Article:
I know, I know, it’s not even labor day yet, but it’s never too early to think about preparing the homestead for winter. The key to a safe winter is planning, preparation and foresight. If you’d like to homestead one day or get more off-grid eventually, here are a few basic tips for winter prep you can start considering now, for this year or the next. Even if you’re not a homesteader at all, these are useful tips for disaster preparedness through the winter.
This is probably what comes to mind first when you think of preparing for winter, and it is of course vital. Fireplaces and wood stoves can be lifesaving, and even if you have gas stoves, you may want to consider a wood-burning backup for heating and cooking, in case gas lines get shut down or roads get blocked and you can’t drive to purchase more propane.
You can purchase truckloads of firewood, sometimes find people selling it or giving it away on websites like Craigslist or other local listings, and of course cut your own. The most important factor is dryness: storing the wood while dry and keeping it dry.
As summer wanes away, take advantage of your garden harvest and also whatever harvest is going on in your community and start preserving food. Canning, drying, fermenting and packing in oil are all great options for refrigeration-free food storage in your cellar. Also if you are a hunter or know some, you’ll want to start preserving meat too. Meat can also be canned, made into jerky, and you can also render tallow too.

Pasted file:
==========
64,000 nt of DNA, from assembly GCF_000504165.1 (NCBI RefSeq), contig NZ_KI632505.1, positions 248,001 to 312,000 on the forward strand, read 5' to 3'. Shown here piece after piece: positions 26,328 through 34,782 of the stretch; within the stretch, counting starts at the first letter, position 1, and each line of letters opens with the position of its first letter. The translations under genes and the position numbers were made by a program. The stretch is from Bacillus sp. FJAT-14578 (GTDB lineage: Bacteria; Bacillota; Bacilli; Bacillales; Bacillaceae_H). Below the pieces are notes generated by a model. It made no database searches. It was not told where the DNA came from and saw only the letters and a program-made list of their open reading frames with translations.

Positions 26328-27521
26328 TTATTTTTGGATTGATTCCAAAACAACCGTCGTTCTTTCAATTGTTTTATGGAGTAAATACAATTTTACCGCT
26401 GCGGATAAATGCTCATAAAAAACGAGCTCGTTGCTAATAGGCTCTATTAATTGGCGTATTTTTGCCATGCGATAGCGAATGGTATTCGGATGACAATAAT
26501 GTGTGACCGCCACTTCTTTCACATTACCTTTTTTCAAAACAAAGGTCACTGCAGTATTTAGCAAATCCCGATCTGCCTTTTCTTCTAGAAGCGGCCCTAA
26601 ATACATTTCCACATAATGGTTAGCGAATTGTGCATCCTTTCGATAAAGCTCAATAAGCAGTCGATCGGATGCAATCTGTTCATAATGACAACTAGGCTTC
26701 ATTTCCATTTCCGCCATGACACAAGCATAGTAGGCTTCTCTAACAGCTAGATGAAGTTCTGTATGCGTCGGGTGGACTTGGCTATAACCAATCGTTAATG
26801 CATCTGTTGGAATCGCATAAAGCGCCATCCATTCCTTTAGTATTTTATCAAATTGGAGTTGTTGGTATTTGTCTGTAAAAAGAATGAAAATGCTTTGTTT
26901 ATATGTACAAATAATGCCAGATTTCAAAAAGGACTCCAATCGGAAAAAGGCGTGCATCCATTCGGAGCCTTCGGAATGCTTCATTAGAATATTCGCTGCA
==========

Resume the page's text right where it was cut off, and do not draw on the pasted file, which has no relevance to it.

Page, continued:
Even if you are happy with your emergency supply of canned goods, preserving fresh produce through the winter is a very good idea for nutritional reasons. Throughout the winter, finding fresh, local produce can be very difficult, so preserves offer a nice alternative to irradiated Ecuadorian produce.
Before the weather gets cold is the ideal time to check your house for any repairs that might need to be done before winter. You wouldn’t want to find out in the middle of a winter storm that you’ve got a leak in your roof or poor insulation on one of your windows. Get your regular maintenance done on your vehicles, too.
Other ways to prepare for winter are to make sure you’ve got flashlights and/or oil lamps with spare batteries and/or oil, plenty of winter clothes and blankets for your family, and-something often overlooked-a way to dry clothes indoors. With the right considerations and foresight, you can have a very safe and prepared homestead winter.
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